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Kerry to Address Trade, Security Issues in Southeast Asia


U.S. Secretary of State John Kerry speaks during a speech at Singapore Management University in Singapore Tuesday, Aug. 4, 2015.
U.S. Secretary of State John Kerry speaks during a speech at Singapore Management University in Singapore Tuesday, Aug. 4, 2015.

U.S. Secretary of State John Kerry has arrived in Singapore for talks with Prime Minister Lee Hsien Loong and other top officials that are expected to focus on issues including the stalled Trans-Pacific Partnership (TPP) trade talks.

Kerry's visit, part of a five-nation mission to the Middle East and Southeast Asia, is aimed in large part at stressing the importance of U.S. trade and investment and links to prosperity for the Asian and U.S. economies.

He will also deliver a speech on U.S. – Asia Pacific economic ties at Singapore Management University.

Tuesday's visit to the island-state comes just days after TPP talks in Hawaii broke down, in large part over disagreements among the 12 member-nations over the breadth of patent and data protections demanded by Western pharmaceutical companies.

The TPP will be “very much actively on the agenda of the United States for the upcoming ASEAN (Association of Southeast Asian Nations) regional forum,” said Karen Brooks, an analyst at the Council on Foreign Relations.

Kerry will attend the ASEAN forum in Kuala Lumpur, Malaysia, on Wednesday.

While in the region, another focal point for Kerry will be the South China Sea maritime dispute.

China has been creating artificial islands in waters where Vietnam, Malaysia, Taiwan and the Philippines have overlapping claims.

“The way you get a resolution about the South China Sea dispute, short of full-blown conflict, is if China decides it is too damaging to its own image as a responsible rising power,” said analyst Greg Poling of the Center for Strategic and International Studies.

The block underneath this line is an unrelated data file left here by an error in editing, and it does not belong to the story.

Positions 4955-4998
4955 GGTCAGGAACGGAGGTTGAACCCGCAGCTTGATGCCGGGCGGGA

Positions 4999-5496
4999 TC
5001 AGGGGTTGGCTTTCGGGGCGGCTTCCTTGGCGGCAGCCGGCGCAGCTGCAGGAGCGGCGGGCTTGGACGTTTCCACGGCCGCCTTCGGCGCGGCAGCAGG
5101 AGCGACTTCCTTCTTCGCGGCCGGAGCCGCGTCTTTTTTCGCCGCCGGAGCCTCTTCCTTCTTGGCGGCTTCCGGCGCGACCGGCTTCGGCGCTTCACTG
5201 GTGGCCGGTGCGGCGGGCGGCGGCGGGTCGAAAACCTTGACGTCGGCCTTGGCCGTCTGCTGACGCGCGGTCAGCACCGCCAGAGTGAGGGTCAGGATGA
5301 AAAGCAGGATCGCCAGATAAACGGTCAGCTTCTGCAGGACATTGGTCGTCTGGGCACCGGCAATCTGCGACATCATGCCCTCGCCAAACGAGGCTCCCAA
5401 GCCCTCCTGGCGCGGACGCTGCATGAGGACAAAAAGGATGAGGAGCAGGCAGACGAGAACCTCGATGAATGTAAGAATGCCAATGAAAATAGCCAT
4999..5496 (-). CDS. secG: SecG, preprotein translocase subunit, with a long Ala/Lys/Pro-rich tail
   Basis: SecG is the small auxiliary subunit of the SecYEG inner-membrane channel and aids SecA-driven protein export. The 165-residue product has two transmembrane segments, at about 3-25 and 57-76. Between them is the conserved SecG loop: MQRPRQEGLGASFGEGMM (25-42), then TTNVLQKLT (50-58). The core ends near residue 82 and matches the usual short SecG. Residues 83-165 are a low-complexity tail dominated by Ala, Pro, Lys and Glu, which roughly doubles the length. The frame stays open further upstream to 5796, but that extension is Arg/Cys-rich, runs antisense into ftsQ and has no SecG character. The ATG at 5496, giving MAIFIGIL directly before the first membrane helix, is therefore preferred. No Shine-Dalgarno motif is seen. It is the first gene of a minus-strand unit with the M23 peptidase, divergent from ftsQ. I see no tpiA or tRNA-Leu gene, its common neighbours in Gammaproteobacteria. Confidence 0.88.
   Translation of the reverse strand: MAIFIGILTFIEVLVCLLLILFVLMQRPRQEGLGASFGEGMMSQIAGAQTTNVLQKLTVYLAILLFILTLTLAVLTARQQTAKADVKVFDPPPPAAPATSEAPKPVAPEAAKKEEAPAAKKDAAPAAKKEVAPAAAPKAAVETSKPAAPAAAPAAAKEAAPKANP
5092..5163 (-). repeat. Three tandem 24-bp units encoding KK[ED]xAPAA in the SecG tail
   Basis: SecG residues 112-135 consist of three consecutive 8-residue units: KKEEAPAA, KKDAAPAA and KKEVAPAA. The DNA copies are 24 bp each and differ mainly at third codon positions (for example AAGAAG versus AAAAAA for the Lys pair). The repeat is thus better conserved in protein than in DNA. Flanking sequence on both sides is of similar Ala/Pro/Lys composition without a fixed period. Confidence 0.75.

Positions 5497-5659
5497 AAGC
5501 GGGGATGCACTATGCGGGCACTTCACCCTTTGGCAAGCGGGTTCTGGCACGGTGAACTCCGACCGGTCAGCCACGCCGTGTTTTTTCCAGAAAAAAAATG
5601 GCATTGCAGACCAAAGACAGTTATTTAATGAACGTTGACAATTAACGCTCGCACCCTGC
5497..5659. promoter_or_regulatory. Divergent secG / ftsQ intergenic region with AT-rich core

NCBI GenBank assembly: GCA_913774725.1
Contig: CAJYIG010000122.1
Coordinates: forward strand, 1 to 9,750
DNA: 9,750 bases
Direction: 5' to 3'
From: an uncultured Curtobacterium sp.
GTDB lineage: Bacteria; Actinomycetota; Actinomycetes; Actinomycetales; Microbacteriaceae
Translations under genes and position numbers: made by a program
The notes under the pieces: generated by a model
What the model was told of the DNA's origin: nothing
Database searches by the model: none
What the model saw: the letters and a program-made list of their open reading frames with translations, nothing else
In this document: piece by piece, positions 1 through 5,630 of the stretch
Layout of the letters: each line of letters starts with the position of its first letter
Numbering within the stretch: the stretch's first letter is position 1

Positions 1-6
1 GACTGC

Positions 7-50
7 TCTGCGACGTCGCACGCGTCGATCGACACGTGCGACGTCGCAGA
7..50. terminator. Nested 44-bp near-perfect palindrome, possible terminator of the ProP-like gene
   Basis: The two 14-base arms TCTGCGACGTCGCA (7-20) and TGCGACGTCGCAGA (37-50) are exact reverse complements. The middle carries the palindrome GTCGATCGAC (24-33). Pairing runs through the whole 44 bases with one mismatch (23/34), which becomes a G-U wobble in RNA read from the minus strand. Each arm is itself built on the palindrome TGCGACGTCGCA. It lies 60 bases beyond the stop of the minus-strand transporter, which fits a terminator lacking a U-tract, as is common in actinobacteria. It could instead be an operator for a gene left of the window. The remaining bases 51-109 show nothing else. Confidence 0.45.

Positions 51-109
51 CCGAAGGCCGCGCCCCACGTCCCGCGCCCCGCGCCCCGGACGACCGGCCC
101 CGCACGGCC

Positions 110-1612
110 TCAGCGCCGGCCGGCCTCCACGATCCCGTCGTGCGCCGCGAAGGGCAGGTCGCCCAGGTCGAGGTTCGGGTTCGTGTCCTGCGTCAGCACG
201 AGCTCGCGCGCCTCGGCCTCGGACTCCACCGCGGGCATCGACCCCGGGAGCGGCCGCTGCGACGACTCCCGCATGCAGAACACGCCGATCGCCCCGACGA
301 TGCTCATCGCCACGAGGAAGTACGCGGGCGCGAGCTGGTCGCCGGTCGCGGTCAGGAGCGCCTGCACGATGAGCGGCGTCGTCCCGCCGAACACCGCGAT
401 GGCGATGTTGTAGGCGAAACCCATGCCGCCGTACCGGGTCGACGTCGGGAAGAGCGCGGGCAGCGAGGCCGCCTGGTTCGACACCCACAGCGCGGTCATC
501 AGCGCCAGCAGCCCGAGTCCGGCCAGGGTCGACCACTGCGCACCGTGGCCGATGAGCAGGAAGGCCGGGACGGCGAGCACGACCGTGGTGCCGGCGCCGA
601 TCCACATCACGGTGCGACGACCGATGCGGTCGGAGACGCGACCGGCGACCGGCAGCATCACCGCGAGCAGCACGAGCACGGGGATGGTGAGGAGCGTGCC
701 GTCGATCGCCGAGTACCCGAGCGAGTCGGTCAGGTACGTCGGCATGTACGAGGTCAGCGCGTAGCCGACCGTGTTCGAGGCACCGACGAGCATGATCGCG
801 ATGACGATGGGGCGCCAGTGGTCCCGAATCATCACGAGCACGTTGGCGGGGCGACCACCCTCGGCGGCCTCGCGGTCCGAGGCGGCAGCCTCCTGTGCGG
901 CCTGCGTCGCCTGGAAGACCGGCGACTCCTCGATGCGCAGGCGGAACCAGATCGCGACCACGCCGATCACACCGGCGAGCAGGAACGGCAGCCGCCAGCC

Cautious Endorsement of Iran Nuclear Deal

Kerry traveled to Singapore from Qatar, where Gulf Cooperation Council (GCC) foreign ministers offered cautious support for the Iran nuclear deal.

The move could further isolate Israel in its vehement opposition to the agreement, known as the Joint Comprehensive Plan of Action (JCPOA).

“This is the best option amongst other options in order to try to come up with a solution for the nuclear weapons of Iran through dialogue,” said Qatari Foreign Minister Khaled al-Attiya, after the six-nation GCC met with Kerry.

Later, the U.S. and GCC foreign ministers issued a joint statement, saying the “Ministers agreed that, once fully implemented, the JCPOA contributes to the region’s long-term security.”

Late Monday, Kerry met privately with Russian Foreign Minister Sergei Lavrov and Saudi Foreign Minister Adel bin Ahmed al-Jubeir.

The State Department says they discussed the security situation in Syria along with ongoing efforts to counter Islamic State militants.

Kerry to Attend Commemoration in Vietnam

After visiting Kuala Lumpur, Kerry will wrap up his five-nation tour in the Vietnamese capitol, Hanoi, later this week.

He will mark the 20th anniversary of renewed bilateral ties that were severed four decades ago as the protracted Vietnam War came to an end.